One of the major stakes in this standoff between Apple and the FBI was the ability of the government to force cooperation from an unwilling third party.
The government's court order against Apple relied on a broad 18th century law called the All Writs Act, which has been used to compel assistance from other companies, but the scuttling of the legal case against Apple leaves no case law for how All Writs can be used to bypass digital security.
That means this dispute is likely to be replayed, with Apple or another maker of encrypted devices — or encrypted messaging — as new technologies become a growing element of criminal investigations.
"Unfortunately, this news appears to be just a delay of an inevitable fight over whether the FBI can force Apple to undermine the security of its own products," Alex Abdo, staff lawyer at the American Civil Liberties Union, said in a statement on Monday.
A Justice Department spokeswoman, in her statement on Monday, acknowledged that the government is likely to continue asking tech companies for help:
"It remains a priority for the government to ensure that law enforcement can obtain crucial digital information to protect national security and public safety, either with cooperation from relevant parties, or through the court system when cooperation fails. We will continue to pursue all available options for this mission, including seeking the cooperation of manufacturers and relying upon the creativity of both the public and private sectors."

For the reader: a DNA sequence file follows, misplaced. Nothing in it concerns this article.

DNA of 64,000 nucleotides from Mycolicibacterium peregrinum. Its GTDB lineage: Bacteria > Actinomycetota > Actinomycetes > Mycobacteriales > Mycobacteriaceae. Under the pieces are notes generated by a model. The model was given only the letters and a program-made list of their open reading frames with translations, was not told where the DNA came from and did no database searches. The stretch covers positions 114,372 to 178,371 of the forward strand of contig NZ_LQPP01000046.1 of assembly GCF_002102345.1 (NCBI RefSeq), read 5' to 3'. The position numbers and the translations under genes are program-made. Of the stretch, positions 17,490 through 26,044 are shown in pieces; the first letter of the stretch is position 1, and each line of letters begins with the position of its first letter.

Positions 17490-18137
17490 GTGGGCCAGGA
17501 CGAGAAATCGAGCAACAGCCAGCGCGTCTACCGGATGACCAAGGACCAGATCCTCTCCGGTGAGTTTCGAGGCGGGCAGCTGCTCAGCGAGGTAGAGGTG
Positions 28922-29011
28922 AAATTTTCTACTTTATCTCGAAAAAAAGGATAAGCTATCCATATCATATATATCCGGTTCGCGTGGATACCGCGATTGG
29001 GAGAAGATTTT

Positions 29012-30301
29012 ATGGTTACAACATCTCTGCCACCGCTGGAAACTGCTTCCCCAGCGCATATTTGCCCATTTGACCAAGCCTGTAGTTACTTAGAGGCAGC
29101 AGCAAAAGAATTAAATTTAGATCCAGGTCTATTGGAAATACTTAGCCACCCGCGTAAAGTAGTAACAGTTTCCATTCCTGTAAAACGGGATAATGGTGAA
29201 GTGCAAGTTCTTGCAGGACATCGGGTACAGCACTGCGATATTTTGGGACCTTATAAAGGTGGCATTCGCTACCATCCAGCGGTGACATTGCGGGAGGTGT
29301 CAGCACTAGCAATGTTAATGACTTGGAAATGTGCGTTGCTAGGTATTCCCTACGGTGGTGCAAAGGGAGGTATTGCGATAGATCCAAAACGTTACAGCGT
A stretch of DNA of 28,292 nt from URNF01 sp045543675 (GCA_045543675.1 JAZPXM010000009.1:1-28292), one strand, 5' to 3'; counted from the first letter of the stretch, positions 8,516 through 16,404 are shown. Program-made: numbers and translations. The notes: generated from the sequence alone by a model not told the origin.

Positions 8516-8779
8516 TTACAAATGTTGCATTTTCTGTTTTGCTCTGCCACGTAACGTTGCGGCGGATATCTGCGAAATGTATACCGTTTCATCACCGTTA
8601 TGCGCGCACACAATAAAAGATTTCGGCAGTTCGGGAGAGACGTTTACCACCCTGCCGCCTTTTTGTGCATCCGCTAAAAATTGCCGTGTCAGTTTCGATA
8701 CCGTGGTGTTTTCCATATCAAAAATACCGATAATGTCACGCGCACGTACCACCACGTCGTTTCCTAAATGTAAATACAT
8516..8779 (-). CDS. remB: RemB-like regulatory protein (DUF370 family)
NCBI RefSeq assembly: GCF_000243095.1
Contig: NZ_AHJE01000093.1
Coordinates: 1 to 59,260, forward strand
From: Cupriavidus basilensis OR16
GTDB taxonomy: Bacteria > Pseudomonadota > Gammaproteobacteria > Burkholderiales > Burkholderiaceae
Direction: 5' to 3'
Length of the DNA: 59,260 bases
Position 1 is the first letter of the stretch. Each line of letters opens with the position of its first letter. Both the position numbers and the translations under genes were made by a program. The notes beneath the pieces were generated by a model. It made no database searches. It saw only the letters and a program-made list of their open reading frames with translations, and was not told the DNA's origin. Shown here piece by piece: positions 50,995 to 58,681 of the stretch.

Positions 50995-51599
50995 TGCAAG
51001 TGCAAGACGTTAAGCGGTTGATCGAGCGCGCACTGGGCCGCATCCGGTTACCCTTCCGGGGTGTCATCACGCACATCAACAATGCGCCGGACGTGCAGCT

Can the FBI now get into all iPhones? It depends on what method it used, which we may never find out.
We don't know the details of what method the FBI used to get inside this locked iPhone, and the government may try to keep it classified. "There's not really any requirement for disclosure because they're not involving Apple," says Berg, the former federal prosecutor.
Apple says the FBI has not shared its technique with the company either, and its lawyers have previously said they'd push for such a disclosure.
Whether the technique can be applied to the hundreds of other locked Apple devices seized in other criminal investigations around the country depends on what exactly it entails.